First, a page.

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News - July 1, 2004

by Donna Buenaventura / June 30, 2004 1:56 PM PDT

Another big Apache hole found

Linux and Unix vendors are releasing fixes for a critical bug in the popular Web server Apache that could allow attackers to crash the system or execute malicious code.

The bug affects Apache 1.3.x installations configured to act as proxy servers, which relay requests between a Web browser and the Internet. When a vulnerable server connects to a malicious site, a specially crafted packet can be used to exploit the vulnerability, according to security researcher Georgi Guninski, who has publicly released exploit code.

http://www.computerworld.com/securitytopics/security/holes/story/0,10801,94191,00.html

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Pop-Up Program Snatches Banking Passwords
by Donna Buenaventura / June 30, 2004 1:59 PM PDT
In reply to: News - July 1, 2004

Customers who use a number of the top online banking sites are at risk of falling prey to a new Web-based attack that snatches user IDs and passwords for these sites.

Among the sites targeted by the attack are some owned by Citibank, Deutsche Bank and Barclays Bank.

The attack is rather complex and appears to use a known flaw in Internet Explorer (IE) to drop a Trojan horse program on vulnerable machines. The Trojan is delivered through a malicious pop-up ad that loads a file called "img1big.gif" onto the machine. The file is in fact a compressed Win32 executable that contains the Trojan and a DLL.

The DLL is installed on the PC as a BHO (Browser Helper Object), a type of DLL that normally is used to let developers control IE in certain circumstances.

http://www.eweek.com/article2/0,1759,1618453,00.asp?kc=EWRSS03129TX1K0000614

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Infosys' network brought down by virus attack
by Donna Buenaventura / June 30, 2004 2:03 PM PDT
In reply to: News - July 1, 2004

Infosys Technologies Ltd., a leading Bangalore-based software and business process outsourcing (BPO) company, had to bring down its network Tuesday morning, following detection of a virus attack on some machines on the network.

"We don't have the details of the virus yet, though we think it came through as an e-mail attachment," said a spokeswoman for the company who added that this is not the first time that Infosys has been attacked by a virus, and the network shut down.

"We proactively shut off a part of our network for a couple of hours as part of our business continuity plan," said the spokeswoman. While the network-dependent work was affected, other software development and services work continued as usual, she added.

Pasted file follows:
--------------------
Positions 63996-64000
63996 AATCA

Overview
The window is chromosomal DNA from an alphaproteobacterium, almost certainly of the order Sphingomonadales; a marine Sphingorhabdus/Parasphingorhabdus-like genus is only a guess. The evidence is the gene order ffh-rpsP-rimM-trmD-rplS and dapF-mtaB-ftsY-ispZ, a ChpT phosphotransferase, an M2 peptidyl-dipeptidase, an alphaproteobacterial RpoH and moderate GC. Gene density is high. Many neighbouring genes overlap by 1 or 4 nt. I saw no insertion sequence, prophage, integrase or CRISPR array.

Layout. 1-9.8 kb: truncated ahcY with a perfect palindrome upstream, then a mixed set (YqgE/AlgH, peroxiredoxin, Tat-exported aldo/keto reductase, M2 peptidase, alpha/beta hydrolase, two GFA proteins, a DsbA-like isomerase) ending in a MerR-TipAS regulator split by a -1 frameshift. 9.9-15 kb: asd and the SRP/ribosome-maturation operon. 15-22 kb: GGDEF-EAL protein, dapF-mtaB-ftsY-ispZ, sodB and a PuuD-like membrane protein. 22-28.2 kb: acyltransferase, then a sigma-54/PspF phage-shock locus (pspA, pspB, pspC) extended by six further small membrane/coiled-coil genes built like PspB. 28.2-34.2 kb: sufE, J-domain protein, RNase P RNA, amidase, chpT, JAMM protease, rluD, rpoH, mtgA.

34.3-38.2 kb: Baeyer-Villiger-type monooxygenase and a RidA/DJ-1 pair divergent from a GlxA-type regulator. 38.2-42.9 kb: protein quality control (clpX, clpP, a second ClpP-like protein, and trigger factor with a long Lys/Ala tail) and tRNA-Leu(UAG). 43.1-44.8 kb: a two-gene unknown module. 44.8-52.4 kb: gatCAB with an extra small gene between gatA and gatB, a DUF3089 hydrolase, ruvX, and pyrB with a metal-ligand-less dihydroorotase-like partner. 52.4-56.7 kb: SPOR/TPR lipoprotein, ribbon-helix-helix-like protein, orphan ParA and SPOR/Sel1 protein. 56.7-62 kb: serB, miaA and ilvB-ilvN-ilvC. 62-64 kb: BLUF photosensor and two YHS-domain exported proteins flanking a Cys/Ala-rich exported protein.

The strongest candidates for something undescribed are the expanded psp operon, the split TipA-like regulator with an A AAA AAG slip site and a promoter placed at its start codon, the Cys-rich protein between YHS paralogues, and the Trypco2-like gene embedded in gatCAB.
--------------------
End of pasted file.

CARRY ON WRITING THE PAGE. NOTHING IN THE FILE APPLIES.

http://www.infoworld.com/article/04/06/30/HNvirusoffshore_1.html

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Cyber-loafing boss sacks office spyware detective
by Donna Buenaventura / June 30, 2004 2:05 PM PDT
In reply to: News - July 1, 2004

The Alabama Department of Transportation has fired Vernon Blake for installing WinSpy, a freely available spyware, on his boss's computer. Mr. Blake was apparently frustrated over the 'cyber-loafing' of his boss, George Dobbs, and used the spyware to prove that Mr. Dobbs spent 70% of his time playing solitaire. Symantec warns that WinSpy can not only monitor computer use, but also log keystrokes, possibly giving Mr. Blake access to sensitive material in violation of the law. Installing spyware on a boss's computer may also violate company policy, and may result in loss of job. Mr. Dobbs has been given a written warning, reminding him that managers must not "compromise their ability to manage subordinates."

http://networks.silicon.com/lans/0,39024663,39121768,00.htm

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NIST aims to ease XP security setup
by Donna Buenaventura / June 30, 2004 2:07 PM PDT
In reply to: News - July 1, 2004

The National Institute of Standards and Technology (NIST) has released Special Publication 800-68, offering recommendations and checklists for configuring security on Windows XP Professional in accordance with the Federal Information Security Management Act (FISMA) of 2002. The document should help systems administrators avoid mistakes that can cost time and money. NIST worked with the Defense Information Systems Agency, the National Security Agency, Microsoft, and the Center for Internet Security to develop the standards for productivity applications, e-mail, web browsers, personal firewalls, and antivirus. July 2004, NIST will publish details on its Security Configuration Checklists Program, a web portal that will let federal officials research softwares when making purchasing decisions. According to Center for Internet Security chief executive Clint Kreitner, software makers, businesses, and government agencies are reaching a consensus on security controls; Dell and Microsoft have begun shipping products already configured for security.

http://www.fcw.com/fcw/articles/2004/0628/web-nist-06-29-04.asp

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Comcast reports 35 percent decline in spam